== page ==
To conduct this analysis, health plans and insurers must first identify the plans NQTLs and the benefits to which they apply. Guidance issued on the new requirements identifies four NQTLs that will receive particular scrutiny:
History Of The Mhpaea
Before the MHPAEA of 2008 became law, there was the Mental Health Parity Act of 1996, which was introduced by legislators Pete Domenici and Paul Wellstone after decades of advocacy work to gain parity in health care. This legislation required all group health plans offering mental health care benefits and covering 50 or more employees to apply equal lifetime and annual dollar limits to mental health coverage and medical/surgical coverage. In other words, insurers must spend the same amount on mental health and substance abuse coverage as on medical/surgical coverage.
Though the MHPA legislation was an accomplishment, its limited scope encouraged many to continue working for more. In 2001, a directive from President Clinton allowed the Office of Personnel Management to enforce comprehensive health parity in the Federal Employees Health Benefits Program. This impacted 8.5 million federal employees, retirees, and dependents and also included coverage for all diagnoses listed in the American Psychiatric Associations Diagnostic and Statistical Manual . Additionally, a recommendation for parity was given in President George W. Bushs New Freedom Commission on Mental Health .
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Section : The Policy Context For Mental Health And Substance Abuse Insurance Parity
Below is the national Mental Health America Policy Position and Call to action regarding mental health parity in health insurance.1 This position paper sets the context for policy work on parity. The key issues are:
- Discrimination in health insurance coverage for mental health and substance abuse has existed despite the passage of other anti-discrimination legislation. Legislation is needed to reverse this arbitrary discrimination. Voluntary measures have not worked to end discrimination.
- Mental health is essential to overall health.
- Treatment works.
- Studies have found that equalizing specialty behavioral health and general medical benefits will either not increase total healthcare expenses at all or will increase them by only a very modest amount of total healthcare premium The real cost lies in not treating behavioral health disorders.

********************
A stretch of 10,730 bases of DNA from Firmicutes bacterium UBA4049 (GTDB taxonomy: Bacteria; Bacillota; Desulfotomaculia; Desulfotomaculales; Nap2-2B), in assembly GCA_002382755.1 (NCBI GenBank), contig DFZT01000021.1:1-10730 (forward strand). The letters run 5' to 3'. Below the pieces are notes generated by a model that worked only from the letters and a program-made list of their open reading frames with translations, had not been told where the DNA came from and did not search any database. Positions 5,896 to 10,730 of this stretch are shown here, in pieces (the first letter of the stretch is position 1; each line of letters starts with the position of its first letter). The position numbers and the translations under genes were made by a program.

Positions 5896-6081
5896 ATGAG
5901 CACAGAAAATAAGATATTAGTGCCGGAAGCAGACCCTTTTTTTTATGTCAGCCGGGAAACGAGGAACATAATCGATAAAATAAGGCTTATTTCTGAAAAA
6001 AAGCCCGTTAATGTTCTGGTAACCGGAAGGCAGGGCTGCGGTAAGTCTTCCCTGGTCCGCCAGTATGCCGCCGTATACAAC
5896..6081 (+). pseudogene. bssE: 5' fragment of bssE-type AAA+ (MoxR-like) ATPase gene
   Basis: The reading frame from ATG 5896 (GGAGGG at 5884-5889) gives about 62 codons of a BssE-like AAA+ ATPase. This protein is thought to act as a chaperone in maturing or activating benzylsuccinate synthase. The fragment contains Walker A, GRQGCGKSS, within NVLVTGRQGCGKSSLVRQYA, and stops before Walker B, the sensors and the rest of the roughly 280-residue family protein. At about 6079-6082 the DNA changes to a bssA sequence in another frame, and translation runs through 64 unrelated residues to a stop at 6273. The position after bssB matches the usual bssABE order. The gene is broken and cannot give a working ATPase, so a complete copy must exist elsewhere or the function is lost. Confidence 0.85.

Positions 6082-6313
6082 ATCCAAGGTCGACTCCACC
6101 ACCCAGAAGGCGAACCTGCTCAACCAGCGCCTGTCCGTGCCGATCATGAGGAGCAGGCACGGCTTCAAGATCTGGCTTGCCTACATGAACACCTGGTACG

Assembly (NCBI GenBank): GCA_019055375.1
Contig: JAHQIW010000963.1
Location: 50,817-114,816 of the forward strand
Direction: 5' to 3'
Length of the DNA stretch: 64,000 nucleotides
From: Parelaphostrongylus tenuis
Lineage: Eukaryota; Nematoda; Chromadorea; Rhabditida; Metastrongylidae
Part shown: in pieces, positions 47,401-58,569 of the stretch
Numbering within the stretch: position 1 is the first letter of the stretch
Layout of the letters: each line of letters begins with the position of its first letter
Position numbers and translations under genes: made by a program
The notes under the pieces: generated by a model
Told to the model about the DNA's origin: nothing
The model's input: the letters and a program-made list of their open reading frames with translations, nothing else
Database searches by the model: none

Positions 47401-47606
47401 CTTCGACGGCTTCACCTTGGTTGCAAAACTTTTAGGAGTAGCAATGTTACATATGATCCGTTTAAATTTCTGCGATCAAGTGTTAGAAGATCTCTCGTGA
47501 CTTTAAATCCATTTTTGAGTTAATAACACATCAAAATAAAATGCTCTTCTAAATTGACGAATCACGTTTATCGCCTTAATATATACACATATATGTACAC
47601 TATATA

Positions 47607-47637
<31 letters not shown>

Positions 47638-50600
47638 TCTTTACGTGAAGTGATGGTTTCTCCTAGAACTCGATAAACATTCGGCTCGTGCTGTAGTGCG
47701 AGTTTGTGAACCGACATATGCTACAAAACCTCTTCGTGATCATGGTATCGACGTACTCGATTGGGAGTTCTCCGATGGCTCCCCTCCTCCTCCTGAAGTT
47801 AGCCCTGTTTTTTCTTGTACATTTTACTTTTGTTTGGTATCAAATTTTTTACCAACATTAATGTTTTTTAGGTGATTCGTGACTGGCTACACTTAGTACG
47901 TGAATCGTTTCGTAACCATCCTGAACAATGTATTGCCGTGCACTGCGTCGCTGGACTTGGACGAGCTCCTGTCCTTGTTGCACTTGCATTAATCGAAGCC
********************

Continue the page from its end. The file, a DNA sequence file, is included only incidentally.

The Metal Health America Policy Position and Call to Action was adopted in September 2006, before the passage of the Mental Health Parity and Addiction Equity Act in 2008. However, as will be outlined in this toolkit, there are still gaps in mental health and substance abuse parity and the principles of the policy statement are still relevant. On a practical note, there are citations in the policy paper that are that continue to be relevant and valuable in making the argument for full parity.
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Timeline Of Federal Health Insurance Parity Policies
President Kennedy directs the Civil Service Commission to implement parity
1970s through present day
Parity laws enacted in many states – mostly for small group health plans some for individual policies many states establish minimum benefit level requirements for mental health and substance use disorders – employer-sponsored group health plans are generally exempt
The first federal parity legislation is introduced in Congress by Senators Pete Domenici and John Danforth
The Mental Health Parity Act enacted requiring comparable annual and lifetime dollar limits on mental health and medical coverage in large group health plans including employer-sponsored group health plans
President Clinton directs the Office of Personnel Management to implement parity in the Federal Employee Health Benefit Plan
President Bush’s New Freedom Commission on Mental Health includes a recommendation regarding parity in the Commission’s Final Report
Paul Wellstone and Pete Domenici Mental Health Parity and Addiction Equity Act is signed into law – applying to large group health plans including employer-sponsored plans, effective for most plans starting in 2010
Medicare Improvements for Patients and Providers Act enacted including a provision to phase out statutory provision requiring a higher co-pay for outpatient mental health services
What 3 Things Were Established As A Result Of The National Mental Health Act Of 1946